Congress – like social media – is perhaps a discussion for another day. Meanwhile, have a good one! Specifically, Frid-day! And the weekend!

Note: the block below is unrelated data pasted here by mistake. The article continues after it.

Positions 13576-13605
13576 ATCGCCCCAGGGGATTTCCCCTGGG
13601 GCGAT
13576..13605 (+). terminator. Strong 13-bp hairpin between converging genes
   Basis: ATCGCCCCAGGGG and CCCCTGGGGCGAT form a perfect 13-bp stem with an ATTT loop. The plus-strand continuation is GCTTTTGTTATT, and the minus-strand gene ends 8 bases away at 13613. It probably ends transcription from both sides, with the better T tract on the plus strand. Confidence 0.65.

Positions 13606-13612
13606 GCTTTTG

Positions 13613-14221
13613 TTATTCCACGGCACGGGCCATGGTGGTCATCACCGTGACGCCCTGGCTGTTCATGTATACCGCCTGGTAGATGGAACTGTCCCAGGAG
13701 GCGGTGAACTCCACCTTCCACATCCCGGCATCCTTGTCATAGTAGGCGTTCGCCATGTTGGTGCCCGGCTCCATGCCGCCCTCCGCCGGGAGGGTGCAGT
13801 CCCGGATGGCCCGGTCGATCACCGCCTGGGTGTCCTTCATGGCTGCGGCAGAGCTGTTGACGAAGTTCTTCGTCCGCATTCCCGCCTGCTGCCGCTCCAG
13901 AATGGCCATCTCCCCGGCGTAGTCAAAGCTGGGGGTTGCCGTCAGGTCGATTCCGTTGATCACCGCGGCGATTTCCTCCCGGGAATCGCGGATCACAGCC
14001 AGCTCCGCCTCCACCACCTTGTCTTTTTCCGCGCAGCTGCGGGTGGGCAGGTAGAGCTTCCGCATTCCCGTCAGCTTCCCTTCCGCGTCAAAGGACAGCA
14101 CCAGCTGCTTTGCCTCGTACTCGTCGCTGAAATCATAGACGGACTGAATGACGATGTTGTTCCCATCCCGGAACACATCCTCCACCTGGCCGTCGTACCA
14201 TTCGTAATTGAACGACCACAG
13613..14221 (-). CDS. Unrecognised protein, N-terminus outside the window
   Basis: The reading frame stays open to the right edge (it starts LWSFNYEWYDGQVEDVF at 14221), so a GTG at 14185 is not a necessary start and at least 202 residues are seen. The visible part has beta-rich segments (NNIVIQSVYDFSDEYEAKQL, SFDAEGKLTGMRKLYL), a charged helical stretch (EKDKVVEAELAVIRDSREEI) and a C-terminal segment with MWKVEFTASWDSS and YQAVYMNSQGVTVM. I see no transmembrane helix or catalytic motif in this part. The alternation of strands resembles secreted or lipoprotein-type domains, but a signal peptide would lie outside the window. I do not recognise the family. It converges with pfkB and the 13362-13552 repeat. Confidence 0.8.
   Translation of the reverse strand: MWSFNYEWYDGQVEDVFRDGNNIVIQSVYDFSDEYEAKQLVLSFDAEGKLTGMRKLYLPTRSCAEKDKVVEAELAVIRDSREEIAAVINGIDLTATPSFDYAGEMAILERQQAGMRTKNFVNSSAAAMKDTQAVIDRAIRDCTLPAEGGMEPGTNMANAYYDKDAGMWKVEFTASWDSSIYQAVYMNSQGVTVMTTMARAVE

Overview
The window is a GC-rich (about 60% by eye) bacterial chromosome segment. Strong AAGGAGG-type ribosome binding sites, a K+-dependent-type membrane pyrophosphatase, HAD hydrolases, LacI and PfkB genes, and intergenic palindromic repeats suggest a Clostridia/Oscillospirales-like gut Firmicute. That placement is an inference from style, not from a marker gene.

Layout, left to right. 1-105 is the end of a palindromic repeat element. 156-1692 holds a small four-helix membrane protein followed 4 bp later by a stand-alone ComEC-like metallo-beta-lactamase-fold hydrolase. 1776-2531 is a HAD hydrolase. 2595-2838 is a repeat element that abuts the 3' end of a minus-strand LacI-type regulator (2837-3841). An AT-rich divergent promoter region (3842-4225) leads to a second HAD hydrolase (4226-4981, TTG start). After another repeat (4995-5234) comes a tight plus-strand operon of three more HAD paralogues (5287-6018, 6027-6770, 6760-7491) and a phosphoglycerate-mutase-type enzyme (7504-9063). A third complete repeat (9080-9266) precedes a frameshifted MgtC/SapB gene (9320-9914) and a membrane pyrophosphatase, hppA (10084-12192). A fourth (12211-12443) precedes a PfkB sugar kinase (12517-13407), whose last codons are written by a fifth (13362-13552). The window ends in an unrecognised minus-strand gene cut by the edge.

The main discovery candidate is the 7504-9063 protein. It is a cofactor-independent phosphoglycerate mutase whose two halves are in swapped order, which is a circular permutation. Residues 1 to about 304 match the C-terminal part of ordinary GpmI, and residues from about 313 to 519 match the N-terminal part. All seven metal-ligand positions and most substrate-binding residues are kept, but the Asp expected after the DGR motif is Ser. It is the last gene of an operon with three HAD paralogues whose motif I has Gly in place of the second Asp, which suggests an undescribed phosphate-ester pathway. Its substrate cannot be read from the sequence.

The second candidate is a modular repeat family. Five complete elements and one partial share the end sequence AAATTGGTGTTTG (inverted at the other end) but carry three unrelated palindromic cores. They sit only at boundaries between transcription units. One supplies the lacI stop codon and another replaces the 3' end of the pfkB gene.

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      You need me to provide you with names of nebulous people? Seriously? You mean you haven’t been condemned by someone you don’t know who tells you shouldn’t be doing a specific story? This goes back to my origins in photography. It started with the professors at my school, local law enforcement, on to editors, fellow photographers and now it’s the general public. Heck, I get people telling me I can’t INTERVIEW certain people. This happens on such a frequent level I consider it part of the price of admission in doing just about any long-term project. You must be living in a different world from me because the vast majority of people I encounter aren’t looking for philosophical debate. They just don’t want to work that hard. Again, this is an academic discussion and I prefer to just live in the world around me. I find it fairly simple. If you are curious and interested in something, go investigate. Will it be perfect? Probably not. Will someone take issue? Most likely. And if the person doing the documentary feels that they are suddenly an expert on the story, well, that’s enough for most people who seem willing to believe whatever narrative most fits their lifestyle. I can’t control those folks. How many people are basing their knowledge of the atomic bomb on the Oppenheimer movie? Me, I’d say quite a few. Again, is the general public gonna slog through something like American Prometheus? How about the dozen other books that detail everyone else involved? How about the books on all the other tangental aspects of the story? The academics will, surely, but the public, not likely.